Warm up with a visit to the smallest of the three main U.S. Virgin Islands in the Caribbean
By Abigail Thorpe
Inland Northwest winters are long, cold and snowy. And while we all enjoy the beauty of the season and its accompanying outdoor adventures like skiing and snowshoeing, area locals know that once the holidays are over, the grey days can start to feel long and dreary. This time of year is the perfect opportunity to take off to the warm, balmy climate of the Caribbean for a few days—or weeks.
Situated just 4 miles from Saint Thomas, Saint John is the smallest of the three U.S. Virgin Islands, but it boasts a laid-back, quaint and non-commercialized atmosphere that makes it many travelers’ favorite U.S. Virgin Island.
Winter is the best season to visit Saint John. Temperatures are perfect for exploring the island and beaches—typically in the mid-70s or low 80s—and hurricane season doesn’t start until June. With that said, it’s also the Caribbean’s busiest season, and lots of tourists descend on the area from all over the world.
Saint John is just 9 miles long and 5 miles wide, with just over 4,000 permanent residents, making it a small, welcoming island where visitors can truly get to know the people and culture. Nicknamed “Love City,” there’s a reason visitors and locals alike fall under Saint John’s spell.
The Virgin Islands National Park covers over half of the island, and beautiful, pristine beaches dot the coastline throughout. There are multiple opportunities to hike, explore the island’s history, head into the waters for a boating or snorkeling adventure, or relax on the beach. And with minimal development, the island has retained its unspoiled beauty.
There is no airport on Saint John, so your journey to the island will begin in Saint Thomas. Once you fly into Saint Thomas, the easiest and most affordable way to the island is by passenger ferry. It is a short ferry ride across, and there are multiple departures throughout the day. You can also book a private water taxi, or charter a boat for a day or weekend trip to the island.
Where to Stay
Part of Saint John’s charm is that it has no all-inclusive resorts. There are two main settlements on the island: Cruz Bay located on the west side of the island is Saint John’s main economic and entertainment hub, and Coral Bay on the east, the center of plantation life on the island in the early 1700s, and now the quieter, more remote and picturesque side of the island. There are several restaurants and bars in Coral Bay, though accommodations are fewer.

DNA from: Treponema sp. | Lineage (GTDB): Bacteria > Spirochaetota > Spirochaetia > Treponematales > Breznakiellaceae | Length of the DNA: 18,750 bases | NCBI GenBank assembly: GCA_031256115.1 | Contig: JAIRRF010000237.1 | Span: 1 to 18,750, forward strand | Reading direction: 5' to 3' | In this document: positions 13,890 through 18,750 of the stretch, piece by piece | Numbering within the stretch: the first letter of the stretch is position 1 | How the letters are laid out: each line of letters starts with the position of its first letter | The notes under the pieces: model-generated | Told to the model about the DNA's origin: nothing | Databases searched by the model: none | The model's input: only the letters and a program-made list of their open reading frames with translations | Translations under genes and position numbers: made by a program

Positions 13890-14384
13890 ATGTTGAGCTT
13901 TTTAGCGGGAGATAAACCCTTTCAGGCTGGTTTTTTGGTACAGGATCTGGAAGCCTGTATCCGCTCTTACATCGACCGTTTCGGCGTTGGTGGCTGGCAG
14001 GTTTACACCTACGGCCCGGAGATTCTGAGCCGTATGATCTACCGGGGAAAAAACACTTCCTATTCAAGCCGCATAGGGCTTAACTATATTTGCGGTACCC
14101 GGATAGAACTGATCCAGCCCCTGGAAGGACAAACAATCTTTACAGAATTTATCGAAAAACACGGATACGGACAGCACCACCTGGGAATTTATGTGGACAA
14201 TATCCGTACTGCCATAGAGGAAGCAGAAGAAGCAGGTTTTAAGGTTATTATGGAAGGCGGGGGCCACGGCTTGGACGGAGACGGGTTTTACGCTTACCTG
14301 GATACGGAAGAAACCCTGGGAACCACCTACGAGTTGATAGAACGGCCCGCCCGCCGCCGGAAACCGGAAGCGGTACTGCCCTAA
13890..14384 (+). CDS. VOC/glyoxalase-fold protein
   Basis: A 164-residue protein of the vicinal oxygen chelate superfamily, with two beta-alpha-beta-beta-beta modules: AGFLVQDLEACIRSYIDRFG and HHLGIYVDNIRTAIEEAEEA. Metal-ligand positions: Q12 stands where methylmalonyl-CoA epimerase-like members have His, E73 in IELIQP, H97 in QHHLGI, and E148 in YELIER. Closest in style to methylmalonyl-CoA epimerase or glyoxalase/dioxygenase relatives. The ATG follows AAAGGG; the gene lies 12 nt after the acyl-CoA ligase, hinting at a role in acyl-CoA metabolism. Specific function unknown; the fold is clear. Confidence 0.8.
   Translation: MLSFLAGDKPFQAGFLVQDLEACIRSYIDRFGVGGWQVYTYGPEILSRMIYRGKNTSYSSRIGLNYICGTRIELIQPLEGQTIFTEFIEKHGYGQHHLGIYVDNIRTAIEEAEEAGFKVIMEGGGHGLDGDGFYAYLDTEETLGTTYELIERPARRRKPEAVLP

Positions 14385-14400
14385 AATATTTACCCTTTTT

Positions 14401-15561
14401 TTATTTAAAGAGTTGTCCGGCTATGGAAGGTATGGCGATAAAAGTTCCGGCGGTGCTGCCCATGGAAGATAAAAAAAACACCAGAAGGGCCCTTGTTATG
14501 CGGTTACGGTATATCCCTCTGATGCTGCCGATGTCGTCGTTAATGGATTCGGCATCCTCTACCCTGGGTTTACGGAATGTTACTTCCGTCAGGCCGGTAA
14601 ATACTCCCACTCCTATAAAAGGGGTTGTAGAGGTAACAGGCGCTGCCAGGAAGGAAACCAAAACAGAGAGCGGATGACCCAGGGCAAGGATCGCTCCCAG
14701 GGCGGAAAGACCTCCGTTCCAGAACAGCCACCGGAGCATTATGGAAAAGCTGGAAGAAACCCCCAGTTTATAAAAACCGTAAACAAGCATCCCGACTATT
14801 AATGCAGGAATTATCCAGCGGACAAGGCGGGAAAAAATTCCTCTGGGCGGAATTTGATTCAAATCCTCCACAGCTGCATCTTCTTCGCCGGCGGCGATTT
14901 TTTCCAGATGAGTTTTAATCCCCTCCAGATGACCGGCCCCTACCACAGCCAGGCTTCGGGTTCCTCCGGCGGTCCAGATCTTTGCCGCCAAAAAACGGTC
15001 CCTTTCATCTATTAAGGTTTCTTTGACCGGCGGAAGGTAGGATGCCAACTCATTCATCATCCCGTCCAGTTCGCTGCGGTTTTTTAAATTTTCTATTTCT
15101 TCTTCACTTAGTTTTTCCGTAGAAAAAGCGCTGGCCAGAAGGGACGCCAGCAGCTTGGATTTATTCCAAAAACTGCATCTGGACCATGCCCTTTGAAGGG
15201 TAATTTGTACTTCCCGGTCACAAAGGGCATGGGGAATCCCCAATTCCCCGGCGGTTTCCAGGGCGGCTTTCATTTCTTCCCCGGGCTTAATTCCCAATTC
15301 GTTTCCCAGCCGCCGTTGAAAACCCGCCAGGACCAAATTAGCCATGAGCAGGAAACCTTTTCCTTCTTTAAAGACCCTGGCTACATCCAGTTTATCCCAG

The main resorts on the island are the Westin St. John Resort located in Cruz Bay, which features studios and one-, two- and three-bedroom villas; the Gallows Point Resort in Cruz Bay, which is situated on a 5-acre peninsula with breathtaking views; and the Grand Bay Resort, situated hillside overlooking Cruz Bay.
Other resorts, hotels and inns like the Sea Shore Allure and Lavender Hill Suites are scattered throughout Cruz Bay and provide exceptional access to the beach, as well as inviting accommodations.
For many visitors, however, the most ideal way to experience Saint John is by renting a local villa. Ranking in size from small island cottages to multi-bedroom estates, there are hundreds of villas available for rent throughout the island that provide the true Saint John experience.
What to See
People come to the Caribbean for the beaches, and Saint John certainly has its share of pristine coastline. You’ll want to spend the majority of your time exploring the various beaches on the island, and swimming and snorkeling the crystal-clear waters.
Trunk Bay is the most popular beach on Saint John, attracting crowds of visitors throughout the year, and for good reason. Its picture-perfect white sand beach and aqua waters provide the perfect place to relax on the beach and take in the views, and there is ample opportunity to snorkel, swim, sail and dive. The underwater trail near the shore is particularly fun for beginning snorkelers.
Caneel Bay is the location of the Caneel Bay Resort (which is undergoing restoration after destruction from hurricanes), and the hot spot for the rich and famous. Its 170 acres boast seven beautiful beaches, all open to the public.
Another must visit is Cinnamon Bay, which offers a beautiful white sand beachfront, hiking trails, windsurfing, ruins, and glimpses of wild donkeys! You can even camp at Cinnamon Bay (if you want a few nights of roughing it in the Caribbean).